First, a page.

Sensible net limits?

mike fox

'Just Me and the Fish'
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Well, I'm no expert but hatchery fish are different colours to wild fish because of the environment in which they are born. If they are stocked in to a commercial fishery then the environment doesn't alter very much throughout the year except water temperature. Acidic and Alkaline water contains different native aquatic insect species and so their diet depends on the availability of certain foods but I don't think that the PH value makes a huge difference to their colouring. Even wild Barbel change colour slightly from season to season throughout the year, more so during spawning season. Hatchery Brown Trout change colour after being in a river for a period of time to blend in with their environment. Wild brownies also change colour from birth to suit their environment.
 

JayD

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Interesting comment by NoCarpPlease regarding barbel.
Most anglers will know that brown trout from wild, natural waters are beautifully coloured - brown with gold and red. I have been assured by more than one expert that this is down to the stress levels on those rivers, where food is comparatively scarce. But catch a big brownie on Rutland and they are silver with blackish spots - nothing like as attractive (though they grow much bigger). I am assured this is because food is more plentiful on alkaline inland stillwaters.

Now although I haven't been told this by anyone with expert knowledge, I can't help noticing that the same thing applies to barbel. The last time I caught barbel from the Severn (and I caught a lot) they were brown. But catch a barbel from Decoy or other local commercials and they are silver, as the photographs on my blog consistently show.

My conclusion is that provided oxygen levels are sufficient, barbel on commercial stillwaters are probably less stressed than in natural, acidic rivers like the Severn. Does anyone have expert knowledge on this?

No expert knowledge, just personal observation over the years. I've never had a barbel out of a 'commercial' so I'm basing this on other fish. I've found that the colour and appearance of many species varies from water to water. I've found perch in particular from very coloured water often have stripes that are hardly visible. Roach, and bream can look 'faded', with light grey backs. I believe that the dark back on a fish is to help camouflage them from predators. In a natural clear water, they need it, and in a heavily coloured water, it's not needed as much, so fades over time. The waters that I have fished that have had a good natural stock of mixed fish, and then are subjected to a massive stocking of mainly carp, would, I imagine, cause the resident fish a lot of stress, initially at least. I've never found this to cause any change in the appearance of the original stock. I can't vouch for what happens to the fish over time, because I've usually stopped fishing the water soon after.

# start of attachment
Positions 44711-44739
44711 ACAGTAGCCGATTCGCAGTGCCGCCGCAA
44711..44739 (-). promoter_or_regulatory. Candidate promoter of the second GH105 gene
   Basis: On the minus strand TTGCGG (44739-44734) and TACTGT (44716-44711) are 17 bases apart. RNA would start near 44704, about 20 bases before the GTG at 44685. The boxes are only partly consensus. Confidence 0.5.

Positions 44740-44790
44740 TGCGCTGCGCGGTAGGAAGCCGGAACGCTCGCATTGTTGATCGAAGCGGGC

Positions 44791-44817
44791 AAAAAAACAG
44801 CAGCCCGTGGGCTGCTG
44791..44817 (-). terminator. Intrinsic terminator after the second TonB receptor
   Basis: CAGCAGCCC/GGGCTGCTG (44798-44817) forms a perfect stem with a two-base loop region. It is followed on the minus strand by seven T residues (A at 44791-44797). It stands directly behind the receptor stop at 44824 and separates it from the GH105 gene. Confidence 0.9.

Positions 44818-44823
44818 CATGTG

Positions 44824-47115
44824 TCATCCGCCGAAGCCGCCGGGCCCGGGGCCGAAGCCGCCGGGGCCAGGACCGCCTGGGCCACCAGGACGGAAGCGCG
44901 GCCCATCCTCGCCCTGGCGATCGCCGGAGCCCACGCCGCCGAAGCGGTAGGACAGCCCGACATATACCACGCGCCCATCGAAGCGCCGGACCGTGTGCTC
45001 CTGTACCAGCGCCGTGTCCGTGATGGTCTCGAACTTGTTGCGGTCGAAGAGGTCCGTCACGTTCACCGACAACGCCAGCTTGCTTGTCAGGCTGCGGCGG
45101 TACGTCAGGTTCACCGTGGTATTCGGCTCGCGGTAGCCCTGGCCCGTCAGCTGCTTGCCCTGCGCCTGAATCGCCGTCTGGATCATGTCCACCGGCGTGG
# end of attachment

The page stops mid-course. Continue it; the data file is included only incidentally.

John.
 

Silverfisher

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Yep fish are often more washed out in more coloured water and more vividly coloured in clearer water. Whether that’s a natural adjustment for camouflage or just how the water effects them I’m not sure though.
 

Lee Richards

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On the subject of large fish being sold on from Commercials to Big Carp waters then it is practical really as Carp anglers like to have caught known fish.
Who wouldn't want to have a resume of fish like this. :)
No Lips.
One Lip
Cleft Lip
Polly Parate
Polly's Mate
Half Tail
Split Tail
Fin Missing
Blind Polly
Cockanotail
 

JayD

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Going back to the keepnet question, I see that some have said that the optimum weight of fish in a keepnet can depend on the anglers ability to lift it clear of the water.
How about having matches based on the anglers weight class, like weightlifting or boxing. You could have bantam weight up to heavyweight matches, the lighter the weight class, the lower the weight of fish allowed per net. That would save the lighter angler from being handicapped by having to use more nets than a stronger one in the same match.

Just a suggestion:LOL:

John.
 

Dave

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There's no way I'm going to manage double chins in every match :D
 
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